A

    Consent from the other person whose production history is being used is required. The procedures will be clarified in a later issuance. The beginning farmer or rancher is also required to have supporting records, upon request.

  • Q Are the years of production history transferred from another person to a beginning farmer or rancher considered when determining the number of years of an insurable interest in a crop or livestock for beginning farmer and rancher eligibility purposes?

    A

    The years of history transferred do not count as crop years of insurable interest unless the beginning farmer or rancher had an insurable interest in the crop, such as a substantial business interest, but if that was the case, it would likely fall under Crop Insurance Handbook, Paragraph 1208 or 1209, and the beginning farmer or rancher would not transfer another person’s history, as provided in Paragraph 7 of the Beginning Farmer and Rancher Procedures.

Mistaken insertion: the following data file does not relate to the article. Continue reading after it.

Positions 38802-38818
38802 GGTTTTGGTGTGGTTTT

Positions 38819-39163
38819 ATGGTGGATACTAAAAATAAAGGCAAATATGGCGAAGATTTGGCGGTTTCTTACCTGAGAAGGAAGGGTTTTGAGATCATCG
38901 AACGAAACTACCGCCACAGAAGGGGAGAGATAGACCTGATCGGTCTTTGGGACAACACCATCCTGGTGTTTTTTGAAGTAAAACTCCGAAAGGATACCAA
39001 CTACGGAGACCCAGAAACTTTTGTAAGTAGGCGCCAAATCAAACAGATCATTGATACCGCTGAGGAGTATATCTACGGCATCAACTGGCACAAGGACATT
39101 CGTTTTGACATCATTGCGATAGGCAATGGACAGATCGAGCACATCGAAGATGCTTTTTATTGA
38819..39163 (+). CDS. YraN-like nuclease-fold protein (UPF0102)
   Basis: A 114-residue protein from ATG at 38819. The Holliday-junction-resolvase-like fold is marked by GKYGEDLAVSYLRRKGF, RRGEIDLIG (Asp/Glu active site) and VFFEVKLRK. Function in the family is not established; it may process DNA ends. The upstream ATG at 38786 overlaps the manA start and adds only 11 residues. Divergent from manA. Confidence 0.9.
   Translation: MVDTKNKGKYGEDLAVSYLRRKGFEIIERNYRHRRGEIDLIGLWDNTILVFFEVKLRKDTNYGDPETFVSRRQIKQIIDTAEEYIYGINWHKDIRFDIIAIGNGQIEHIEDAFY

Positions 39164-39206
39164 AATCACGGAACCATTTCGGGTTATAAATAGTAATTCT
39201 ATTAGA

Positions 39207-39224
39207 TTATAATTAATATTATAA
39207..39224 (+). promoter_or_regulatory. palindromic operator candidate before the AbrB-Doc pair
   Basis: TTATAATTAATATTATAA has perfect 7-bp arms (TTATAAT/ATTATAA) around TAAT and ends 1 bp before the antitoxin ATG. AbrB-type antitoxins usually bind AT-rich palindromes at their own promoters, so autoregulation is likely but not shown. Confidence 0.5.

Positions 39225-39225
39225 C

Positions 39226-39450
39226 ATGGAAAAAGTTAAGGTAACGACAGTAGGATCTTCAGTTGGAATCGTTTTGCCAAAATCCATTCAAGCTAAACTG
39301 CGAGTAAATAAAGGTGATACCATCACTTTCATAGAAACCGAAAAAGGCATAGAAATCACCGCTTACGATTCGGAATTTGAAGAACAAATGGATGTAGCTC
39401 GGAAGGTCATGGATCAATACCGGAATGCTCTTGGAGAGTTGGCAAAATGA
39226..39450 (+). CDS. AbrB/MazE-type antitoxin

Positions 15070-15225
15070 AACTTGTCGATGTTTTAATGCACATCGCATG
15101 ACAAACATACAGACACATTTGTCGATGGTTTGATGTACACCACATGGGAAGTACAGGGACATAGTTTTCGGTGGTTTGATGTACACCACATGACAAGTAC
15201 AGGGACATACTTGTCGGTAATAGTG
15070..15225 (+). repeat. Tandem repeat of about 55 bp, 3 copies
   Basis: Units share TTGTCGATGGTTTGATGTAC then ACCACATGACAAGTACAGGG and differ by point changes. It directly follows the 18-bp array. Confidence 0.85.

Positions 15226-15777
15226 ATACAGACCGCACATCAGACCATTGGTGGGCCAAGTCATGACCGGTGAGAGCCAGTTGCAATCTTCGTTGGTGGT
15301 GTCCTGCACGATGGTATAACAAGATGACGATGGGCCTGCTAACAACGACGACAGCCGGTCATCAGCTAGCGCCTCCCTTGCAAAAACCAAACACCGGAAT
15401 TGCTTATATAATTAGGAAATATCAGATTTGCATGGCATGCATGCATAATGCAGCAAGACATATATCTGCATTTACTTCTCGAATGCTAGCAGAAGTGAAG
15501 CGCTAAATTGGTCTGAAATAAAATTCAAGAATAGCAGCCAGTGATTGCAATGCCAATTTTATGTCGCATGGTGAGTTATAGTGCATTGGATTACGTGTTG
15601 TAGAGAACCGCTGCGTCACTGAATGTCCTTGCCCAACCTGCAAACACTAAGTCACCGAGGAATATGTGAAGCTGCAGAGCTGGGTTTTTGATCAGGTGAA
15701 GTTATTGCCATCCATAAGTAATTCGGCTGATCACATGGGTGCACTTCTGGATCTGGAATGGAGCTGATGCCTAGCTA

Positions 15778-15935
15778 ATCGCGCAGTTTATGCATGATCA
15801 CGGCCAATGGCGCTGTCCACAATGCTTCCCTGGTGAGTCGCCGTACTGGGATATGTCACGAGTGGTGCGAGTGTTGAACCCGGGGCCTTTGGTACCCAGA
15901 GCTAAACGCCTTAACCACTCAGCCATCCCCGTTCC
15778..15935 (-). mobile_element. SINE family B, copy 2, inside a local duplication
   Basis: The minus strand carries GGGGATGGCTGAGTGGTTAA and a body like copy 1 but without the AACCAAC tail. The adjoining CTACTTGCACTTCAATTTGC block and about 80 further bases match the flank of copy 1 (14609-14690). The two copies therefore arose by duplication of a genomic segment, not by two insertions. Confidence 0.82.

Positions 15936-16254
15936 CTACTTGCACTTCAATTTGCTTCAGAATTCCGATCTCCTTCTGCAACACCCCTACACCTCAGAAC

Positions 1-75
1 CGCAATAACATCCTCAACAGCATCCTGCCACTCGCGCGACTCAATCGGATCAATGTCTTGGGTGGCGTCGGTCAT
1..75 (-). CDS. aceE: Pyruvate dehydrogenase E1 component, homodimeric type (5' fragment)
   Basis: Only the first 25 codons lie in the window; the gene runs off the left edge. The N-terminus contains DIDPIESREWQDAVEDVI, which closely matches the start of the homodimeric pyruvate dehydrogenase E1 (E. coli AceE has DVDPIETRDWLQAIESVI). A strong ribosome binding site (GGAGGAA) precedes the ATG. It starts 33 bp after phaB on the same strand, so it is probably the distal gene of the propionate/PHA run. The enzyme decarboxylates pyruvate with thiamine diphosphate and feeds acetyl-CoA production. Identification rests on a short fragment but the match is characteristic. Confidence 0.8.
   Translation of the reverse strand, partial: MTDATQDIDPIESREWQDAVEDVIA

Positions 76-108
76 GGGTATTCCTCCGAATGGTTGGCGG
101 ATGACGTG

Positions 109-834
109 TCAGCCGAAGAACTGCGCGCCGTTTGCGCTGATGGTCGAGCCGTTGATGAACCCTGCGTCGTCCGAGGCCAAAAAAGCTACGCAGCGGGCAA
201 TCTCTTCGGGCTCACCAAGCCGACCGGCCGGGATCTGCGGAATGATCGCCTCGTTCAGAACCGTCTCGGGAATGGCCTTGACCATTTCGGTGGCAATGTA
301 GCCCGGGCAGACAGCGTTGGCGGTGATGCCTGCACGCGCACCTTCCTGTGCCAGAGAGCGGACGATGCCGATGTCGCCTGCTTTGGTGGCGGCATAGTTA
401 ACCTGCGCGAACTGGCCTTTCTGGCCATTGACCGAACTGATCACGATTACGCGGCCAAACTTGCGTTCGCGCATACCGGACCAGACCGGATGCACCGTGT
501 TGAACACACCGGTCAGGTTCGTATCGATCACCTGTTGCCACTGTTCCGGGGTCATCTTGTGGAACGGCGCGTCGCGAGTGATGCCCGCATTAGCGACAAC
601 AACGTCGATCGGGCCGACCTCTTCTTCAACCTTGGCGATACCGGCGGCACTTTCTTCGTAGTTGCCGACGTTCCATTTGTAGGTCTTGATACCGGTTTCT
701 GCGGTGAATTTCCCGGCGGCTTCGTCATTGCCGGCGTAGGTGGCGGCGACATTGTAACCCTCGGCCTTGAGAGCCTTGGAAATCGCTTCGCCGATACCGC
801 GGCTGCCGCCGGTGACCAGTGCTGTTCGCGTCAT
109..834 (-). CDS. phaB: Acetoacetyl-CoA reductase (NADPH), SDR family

• Q Are the number of years of production history transferred from another person to a beginning farmer or rancher limited to the number of years that the beginning farmer or rancher was previously involved in the farming or ranching operation?

    A

    Unlike the Transfer of actual production history data in the Crop Insurance Handbook, Paragraph 1207, the number of years of production history that may be transferred is not limited by the number of years the beginning farmer or rancher was previously involved in the other person’s farming or ranching operation. However, a beginning farmer or rancher can only use another person’s production history for a crop that the beginning farmer or rancher was previously involved in. If the beginning farmer or rancher was involved with the livestock, they can use the other person’s livestock records. If the beginning farmer or rancher was involved with a crop, they can use the other person’s crop production records, provided all of the requirements in Paragraph 7 of the Beginning Farmer and Rancher Procedure are met. Only the production history of the specific acreage being transferred may be transferred to the beginning farmer or rancher.